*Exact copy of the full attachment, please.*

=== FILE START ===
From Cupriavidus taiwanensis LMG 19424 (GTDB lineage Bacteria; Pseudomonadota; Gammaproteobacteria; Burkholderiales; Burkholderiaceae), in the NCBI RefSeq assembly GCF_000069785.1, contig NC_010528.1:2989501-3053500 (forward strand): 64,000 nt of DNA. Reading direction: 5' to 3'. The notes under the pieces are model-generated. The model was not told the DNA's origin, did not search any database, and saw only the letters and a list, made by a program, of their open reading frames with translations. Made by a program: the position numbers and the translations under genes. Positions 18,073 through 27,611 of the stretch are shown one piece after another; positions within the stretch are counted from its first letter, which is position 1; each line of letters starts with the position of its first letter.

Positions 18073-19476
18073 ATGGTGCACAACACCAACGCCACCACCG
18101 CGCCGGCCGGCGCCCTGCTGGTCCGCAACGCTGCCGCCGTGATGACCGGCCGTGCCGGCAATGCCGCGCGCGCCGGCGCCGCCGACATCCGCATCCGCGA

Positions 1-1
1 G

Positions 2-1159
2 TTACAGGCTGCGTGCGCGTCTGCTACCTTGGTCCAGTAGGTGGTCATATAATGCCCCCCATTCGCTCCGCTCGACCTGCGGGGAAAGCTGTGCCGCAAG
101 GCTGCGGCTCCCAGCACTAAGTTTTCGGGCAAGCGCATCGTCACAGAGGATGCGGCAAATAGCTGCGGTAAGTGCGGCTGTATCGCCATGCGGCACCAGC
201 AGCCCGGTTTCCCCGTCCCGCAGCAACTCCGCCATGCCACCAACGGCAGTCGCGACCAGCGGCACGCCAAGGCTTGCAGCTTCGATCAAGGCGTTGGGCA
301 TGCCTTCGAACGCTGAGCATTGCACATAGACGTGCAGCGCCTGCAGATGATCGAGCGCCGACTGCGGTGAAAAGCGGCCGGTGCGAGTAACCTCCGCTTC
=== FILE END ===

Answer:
From Cupriavidus taiwanensis LMG 19424 (GTDB lineage Bacteria; Pseudomonadota; Gammaproteobacteria; Burkholderiales; Burkholderiaceae), in the NCBI RefSeq assembly GCF_000069785.1, contig NC_010528.1:2989501-3053500 (forward strand): 64,000 nt of DNA. Reading direction: 5' to 3'. The notes under the pieces are model-generated. The model was not told the DNA's origin, did not search any database, and saw only the letters and a list, made by a program, of their open reading frames with translations. Made by a program: the position numbers and the translations under genes. Positions 18,073 through 27,611 of the stretch are shown one piece after another; positions within the stretch are counted from its first letter, which is position 1; each line of letters starts with the position of its first letter.

Positions 18073-19476
18073 ATGGTGCACAACACCAACGCCACCACCG
18101 CGCCGGCCGGCGCCCTGCTGGTCCGCAACGCTGCCGCCGTGATGACCGGCCGTGCCGGCAATGCCGCGCGCGCCGGCGCCGCCGACATCCGCATCCGCGA

Positions 1-1
1 G

Positions 2-1159
2 TTACAGGCTGCGTGCGCGTCTGCTACCTTGGTCCAGTAGGTGGTCATATAATGCCCCCCATTCGCTCCGCTCGACCTGCGGGGAAAGCTGTGCCGCAAG
101 GCTGCGGCTCCCAGCACTAAGTTTTCGGGCAAGCGCATCGTCACAGAGGATGCGGCAAATAGCTGCGGTAAGTGCGGCTGTATCGCCATGCGGCACCAGC
201 AGCCCGGTTTCCCCGTCCCGCAGCAACTCCGCCATGCCACCAACGGCAGTCGCGACCAGCGGCACGCCAAGGCTTGCAGCTTCGATCAAGGCGTTGGGCA
301 TGCCTTCGAACGCTGAGCATTGCACATAGACGTGCAGCGCCTGCAGATGATCGAGCGCCGACTGCGGTGAAAAGCGGCCGGTGCGAGTAACCTCCGCTTC